but Robin Kruppe pointed out it has similarities to Rust, where experimental
features can only be enabled in nightly builds.

> # Proposal
>
> Although we want to discourage downstream reliance on unratified extensions,
> there doesn't seem to be a strong motivation for requiring a custom LLVM build
> to force this. However, such unratified extensions shouldn't be accessible via
> normal RISC-V ISA naming strings (e.g. "rv32imafdc"), and instead flags of the
> form `-riscv-experimental-vector-ext` in LLVM and `-mexperimental-vector-ext`
> in Clang should be used (i.e. option 3)). We discussed this in our weekly call
> however, and there were voices advocating either option 2 or 3. Input welcome.
>
> If going down the option 3 route, the flags could be made more discouraging
> through requiring an additional `-riscv-enable-experimental-extension` flag or
> making the flag itself longer and scarier. Thoughts?
>
> If there is agreement that this is a sensible approach, we'd work to review
> and refine the proposed patches starting bit manipulation and vector extension
> support with a goal of getting them committed once of a sufficient quality.
>
> # Credits
> Thanks for input from Sam Elliott and Luís Marques on the lowRISC
> toolchain team, and for participants of the RISC-V sync-up call for
> initial feedback (especially Robin Kruppe and Evandro Menezes).
>
> Best,
>
> Alex Bradbury,
> CTO and Co-founder, lowRISC CIC
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Re: [llvm-dev] [RFC] Upstream development of support for yet-to-be-ratified RISC-V extensions

Shoaib Meenai via llvm-dev
On 01/16/2020 10:02 AM, Alex Bradbury via llvm-dev wrote:

> On Thu, 16 Jan 2020 at 18:01, Alex Bradbury <[hidden email]> wrote:
>>
>> # Overview and background
>>
>> RISC-V is a free and open instruction set architecture. It is a modular
>> specification, with a range of standard extensions (e.g. floating point,
>> atomics, etc). New standard extensions are developed through RISC-V
>> Foundation working groups. The specifications for such extensions (e.g. vector
>> and bit manipulation) are publicly available, but are still in flux and won't
>> be finalised until "ratified" by the Foundation. This RFC considers how we
>> should handle review and merging of support for in-development standard
>> extensions, with a view to maximising collaboration and reduce duplicate effort.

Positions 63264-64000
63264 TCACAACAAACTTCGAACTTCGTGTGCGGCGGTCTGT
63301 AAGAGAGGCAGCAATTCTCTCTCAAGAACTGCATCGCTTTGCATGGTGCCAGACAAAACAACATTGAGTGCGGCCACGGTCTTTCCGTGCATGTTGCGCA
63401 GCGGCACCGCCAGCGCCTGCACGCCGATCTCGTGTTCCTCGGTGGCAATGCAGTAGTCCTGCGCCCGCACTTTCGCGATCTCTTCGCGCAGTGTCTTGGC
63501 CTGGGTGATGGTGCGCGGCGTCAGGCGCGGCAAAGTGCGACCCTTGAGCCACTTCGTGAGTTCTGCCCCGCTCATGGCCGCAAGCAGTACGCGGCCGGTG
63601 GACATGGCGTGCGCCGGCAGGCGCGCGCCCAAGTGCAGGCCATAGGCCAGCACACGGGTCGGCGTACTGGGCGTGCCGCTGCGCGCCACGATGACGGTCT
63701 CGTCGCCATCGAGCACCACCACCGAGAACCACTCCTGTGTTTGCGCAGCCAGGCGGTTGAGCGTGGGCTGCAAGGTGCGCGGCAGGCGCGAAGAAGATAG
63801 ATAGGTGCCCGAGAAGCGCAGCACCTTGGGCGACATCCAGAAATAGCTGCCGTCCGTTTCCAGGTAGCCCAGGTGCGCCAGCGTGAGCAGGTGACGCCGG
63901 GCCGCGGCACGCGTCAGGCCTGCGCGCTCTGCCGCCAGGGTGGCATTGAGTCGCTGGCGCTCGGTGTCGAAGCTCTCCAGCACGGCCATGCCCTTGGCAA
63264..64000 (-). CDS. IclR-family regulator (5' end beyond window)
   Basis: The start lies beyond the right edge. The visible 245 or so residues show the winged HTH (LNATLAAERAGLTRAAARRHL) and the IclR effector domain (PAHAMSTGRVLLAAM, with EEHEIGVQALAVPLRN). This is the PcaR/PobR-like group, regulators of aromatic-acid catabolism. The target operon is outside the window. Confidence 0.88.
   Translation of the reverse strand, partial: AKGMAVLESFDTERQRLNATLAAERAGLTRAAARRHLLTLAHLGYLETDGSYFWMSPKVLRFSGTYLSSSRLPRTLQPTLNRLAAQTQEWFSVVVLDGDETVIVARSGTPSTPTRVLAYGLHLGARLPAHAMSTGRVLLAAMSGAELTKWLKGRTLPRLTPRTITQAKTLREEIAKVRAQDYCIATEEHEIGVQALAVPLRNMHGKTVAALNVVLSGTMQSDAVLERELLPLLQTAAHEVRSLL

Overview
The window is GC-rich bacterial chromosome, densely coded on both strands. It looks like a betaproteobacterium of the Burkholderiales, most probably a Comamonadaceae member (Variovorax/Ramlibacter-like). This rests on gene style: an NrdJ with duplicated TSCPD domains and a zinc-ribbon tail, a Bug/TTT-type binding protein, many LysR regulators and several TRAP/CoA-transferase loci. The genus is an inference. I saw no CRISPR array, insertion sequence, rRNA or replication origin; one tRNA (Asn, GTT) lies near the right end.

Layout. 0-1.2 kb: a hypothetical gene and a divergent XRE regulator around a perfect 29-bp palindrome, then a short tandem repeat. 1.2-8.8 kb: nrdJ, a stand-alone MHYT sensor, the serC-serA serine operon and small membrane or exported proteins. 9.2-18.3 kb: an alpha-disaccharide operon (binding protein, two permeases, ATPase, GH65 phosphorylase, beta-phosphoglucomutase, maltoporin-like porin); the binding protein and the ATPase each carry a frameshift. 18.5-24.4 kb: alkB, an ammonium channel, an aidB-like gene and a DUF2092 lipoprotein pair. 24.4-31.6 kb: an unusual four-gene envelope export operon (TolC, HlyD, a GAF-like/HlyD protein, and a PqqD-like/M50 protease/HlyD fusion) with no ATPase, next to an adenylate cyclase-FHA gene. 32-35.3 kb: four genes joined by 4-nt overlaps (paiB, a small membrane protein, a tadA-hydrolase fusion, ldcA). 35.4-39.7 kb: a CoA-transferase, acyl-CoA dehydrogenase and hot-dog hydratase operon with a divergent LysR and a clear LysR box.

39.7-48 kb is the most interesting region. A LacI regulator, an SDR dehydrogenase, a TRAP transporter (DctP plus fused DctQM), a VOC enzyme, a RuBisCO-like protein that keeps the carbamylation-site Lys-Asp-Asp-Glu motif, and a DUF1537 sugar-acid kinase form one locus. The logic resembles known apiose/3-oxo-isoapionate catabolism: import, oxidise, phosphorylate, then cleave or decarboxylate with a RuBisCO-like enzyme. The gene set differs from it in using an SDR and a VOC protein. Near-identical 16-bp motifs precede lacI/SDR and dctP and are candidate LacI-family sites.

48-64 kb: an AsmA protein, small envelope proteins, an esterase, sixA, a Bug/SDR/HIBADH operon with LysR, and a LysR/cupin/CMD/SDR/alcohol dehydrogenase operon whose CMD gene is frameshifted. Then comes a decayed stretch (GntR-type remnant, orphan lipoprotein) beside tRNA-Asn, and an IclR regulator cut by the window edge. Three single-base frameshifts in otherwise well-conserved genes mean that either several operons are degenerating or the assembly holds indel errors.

>>
>> The summarised proposal is that patches for in-development standard
>> extensions should be encouraged, but support should be gated by a sufficiently
>> unappetising flag and it should be made clear that it may change substantially
>> between LLVM releases, up until the standard is ratified.
>>
>> # Discussion
>>
>> RISC-V LLVM contributors have started posting patches to Phabricator that
>> start to implement both the proposed bit manipulation and vector extensions.
>> Leaving these patches uncommitted until the relevant extension is ratified
>> matches GCC's current approach, but significantly hampers the ability for
>> contributors to collaborate on these efforts using normal LLVM development
>> processes and infrastructure. I believe one motivation for the current GCC
>> policy is to avoid promoting fragmentation within the RISC-V ecosystem. I'm
>> hugely concerned that two RISC-V vendors have announced IP offerings
>> supporting the not yet finalised vector extension, yet don't feel it's the
>> LLVM community's role to try to police this.
>>
>> I believe code should be committed to LLVM when it is of sufficient
>> quality, when it can be shown to benefit the LLVM user or developer
>> communities, and when there is someone willing to support it. All of these can
>> be true even for unratified standard RISC-V extensions, with a caveat on
>> "support". It may not be appropriate to try to police RISC-V fragmentation,
>> but we also shouldn't needlessly add to it. Shipping compiler support may
>> further encourage hardware with unfinalised specifications, and so we should
>> guard it behind suitably discouraging flags and be clear that the
>> implementation will change to match the specification up until it's finalised.
>> Naturally we want as many of the benefits of supporting these extensions
>> upstream with as few downsides as possible. Limiting development to downstream
>> branches can be a barrier to collaboration, and pushes people away from the
>> upstream LLVM community.
>>